Seduced by Moonlight – Chapter 27 (also my 100th post!)

Chapter 27 begins with the group gathering outside the black doors that lead to the queen’s bedroom. There were two of her guards standing outside the door, which is apparently odd in this world, as typically the guards stand on the INSIDE of the doors, because Andais enjoyed having audiences while she fucks. Both of the guards are naked, and both of them are plant deities. One is Adair, which apparently means ‘oak grove’, and his hair has been cut super short like Amatheon’s had been. Amatheon tells Merry that he was not the only of the guards to express reluctance in being sent to Merry, and that Adair was the first to be made an example of. 

I’m glad that we’re being introduced to these two new guards. We definitely needed more characters in these books. 
 
They then begin talking about Adair as if he’s not in the room. Merry wonders why Adair would not want to sleep with her, like she’s the most priziest of ass, and Amatheon tells her that he wishes, above all, to be left alone, to be neutral, but Merry scoffs at that because the only truly neutral entity in the world is Switzerland. Yep.
 
The other guard is Briac, who for some dumb reason goes by Brii. Brii seems happy to see Merry but realizes that the other two guards (Ivi and Hawthorne) haven’t fucked Merry yet. Doyle tells them of the assassination attempt and they try to enter the queen’s room, but Adair gets in the way, telling them that the queen’s orders were very specific. They are to fuck Merry if she has not fucked Ivi or Hawthorne. Doyle and Co keep trying to push their way through, but Adair and Brii are very insistent about following the queen’s orders. So, Doyle gets all pissy about this.
 
“I am captain here, Adair, not you.”
“It is good to have you back,
Captain,”- Adair made that last word an insult- “but whatever your rank, it is not greater than the queen’s. She is our master, not you. She made this very clear to me, Darkness, very clear.”
They were almost touching, so terribly close, almost too close to fight. “You refuse my direct order?”
“I refuse to disobey the queen’s direct order, yes.”
“I ask you one last time, Adair, will you step aside?”
“No, Darkness, I will not.”
 
I don’t even understand why they’re making such a huge issue over this. Word count ++, I guess.
 
So, Merry orders Doyle to stand down, which of course he won’t follow because HE’S THE CAPTAIN NOT HER or whatever, and no one actually ever follows Merry’s orders. After more arguing, Merry finally gets everyone to agree – she will let Adair “taste” the ring if he lets some guards into the queen’s room to inform her of the events that have passed. She places the ring against his skin and it flares to life. Doyle asks Merry what she’s going to do, and she responds that she’ll do “whatever Adair wants her to do”.
 
OoooOooooooh.
 
Merry moves over to Adair and the ring instantly explodes into power, and it washes over them. The air around them is resonating with strong magic, and Adair mistakes this for an attack. He shoves Merry back into the stone wall so that he can protect her, and Doyle is like “Dude, wtf, no, the walls are just moving.” Somehow, right as the ring burst to life when Merry touched Adair, the wall opposite them transformed from a flat wall to a deep alcove with a pool of water.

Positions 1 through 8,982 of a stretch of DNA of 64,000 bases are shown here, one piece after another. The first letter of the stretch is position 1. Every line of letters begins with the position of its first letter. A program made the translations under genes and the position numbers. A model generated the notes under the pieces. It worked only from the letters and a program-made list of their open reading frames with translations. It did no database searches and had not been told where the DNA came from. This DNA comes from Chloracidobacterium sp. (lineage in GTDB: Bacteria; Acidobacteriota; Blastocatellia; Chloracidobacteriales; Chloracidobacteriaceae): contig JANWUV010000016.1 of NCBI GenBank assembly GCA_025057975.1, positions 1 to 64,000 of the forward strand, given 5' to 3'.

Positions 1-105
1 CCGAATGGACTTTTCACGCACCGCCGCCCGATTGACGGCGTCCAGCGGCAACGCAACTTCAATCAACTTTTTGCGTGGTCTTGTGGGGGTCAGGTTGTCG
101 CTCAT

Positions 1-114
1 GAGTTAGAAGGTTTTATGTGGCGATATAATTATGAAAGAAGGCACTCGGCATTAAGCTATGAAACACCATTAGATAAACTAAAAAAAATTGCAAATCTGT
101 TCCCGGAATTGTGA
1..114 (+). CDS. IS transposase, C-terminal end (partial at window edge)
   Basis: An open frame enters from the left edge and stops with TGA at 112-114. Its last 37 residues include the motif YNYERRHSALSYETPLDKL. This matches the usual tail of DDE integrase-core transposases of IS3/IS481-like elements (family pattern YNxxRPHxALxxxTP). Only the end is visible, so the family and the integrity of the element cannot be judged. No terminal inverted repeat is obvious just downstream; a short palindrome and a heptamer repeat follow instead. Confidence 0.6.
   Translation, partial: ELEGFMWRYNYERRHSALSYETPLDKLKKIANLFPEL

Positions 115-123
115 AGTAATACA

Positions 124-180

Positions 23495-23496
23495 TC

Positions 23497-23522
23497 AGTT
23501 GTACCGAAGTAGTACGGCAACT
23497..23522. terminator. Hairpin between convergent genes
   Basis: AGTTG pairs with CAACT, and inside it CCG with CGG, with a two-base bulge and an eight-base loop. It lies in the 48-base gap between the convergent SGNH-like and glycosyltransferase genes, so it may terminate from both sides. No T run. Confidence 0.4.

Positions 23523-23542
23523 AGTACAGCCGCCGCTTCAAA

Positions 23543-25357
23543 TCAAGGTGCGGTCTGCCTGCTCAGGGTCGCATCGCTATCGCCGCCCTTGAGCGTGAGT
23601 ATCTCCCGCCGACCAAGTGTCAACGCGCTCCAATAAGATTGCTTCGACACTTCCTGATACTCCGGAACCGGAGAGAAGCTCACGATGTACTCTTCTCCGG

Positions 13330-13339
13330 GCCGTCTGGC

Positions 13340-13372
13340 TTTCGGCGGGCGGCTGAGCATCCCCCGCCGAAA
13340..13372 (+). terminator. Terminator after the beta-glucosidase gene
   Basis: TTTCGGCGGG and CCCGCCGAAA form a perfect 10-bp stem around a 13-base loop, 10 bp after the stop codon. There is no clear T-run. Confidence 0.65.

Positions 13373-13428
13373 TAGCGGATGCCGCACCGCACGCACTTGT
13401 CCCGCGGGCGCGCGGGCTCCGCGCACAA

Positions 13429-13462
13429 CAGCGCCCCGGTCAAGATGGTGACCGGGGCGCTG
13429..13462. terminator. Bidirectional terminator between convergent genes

Apparently at one point in time, this alcove existed in the sithen. It had been a bubbling spring with a fruit tree behind it, and behind the tree was a great meadow. With the reduction in power of the sidhe, the meadows and trees that once lived in the sithen disappeared. Which is somewhat confusing to me, because hadn’t the sidhe’s power diminished before they came to the US? I mean, they only came to the US in the early 1800s (during the Presidency of Thomas Jefferson), and they all talk about how it had been many, many years since they had the levels of power they’re now being returned to. So does the sithen travel with the fey when they move from country to country?
 
Adair and Merry begin exploring the alcove. Merry reaches out to touch Adair’s back, and his skin flares up with color. Adair asks what Merry did to him. Merry’s fingers are glowing and she is somehow able to draw the light all over the room. She feels the urge to paint that light all over Adair’s skin, but instead she moves to the tree and dry spring of water. She finds a small, cracked wooden cup in the leaves under the tree, so she picks it up and places it at the dry mouth of the spring.
 
“There is no water to be had from this place, Princess,” Adair said.
I ignored him and held the cup against the rock. I sent the power on my fingers into that small dark opening, spread it on the crack like invisible jam, so think, so rich. I knew in that instant that it had been meant for another more real liquid to be spread upon it. But this would do; this, too, was part of Adair’s essence. Part of his power, his maleness. Male energy to touch the opening in the rock, like the opening of a woman. Male and female to bring forth life.
 
Emphasis on the OBVIOUS REFERENCE TO JIZZ mine.
 
Anyway, water starts to trickle from the spring mouth and at that exact moment, someone tells them all that the queen is coming to see what all the commotion is about. Adair flips out, yelling that Merry has tricked him for some reason? Merry ignores this and begins playing with the water and the cracked wooden cup. She manages to fill the cup, and Doyle asks her who the water in the cup is for.
 

 

The chapter ends with Merry rising to meet the queen, unsure if the queen will drink the water from the newly revived spring. 

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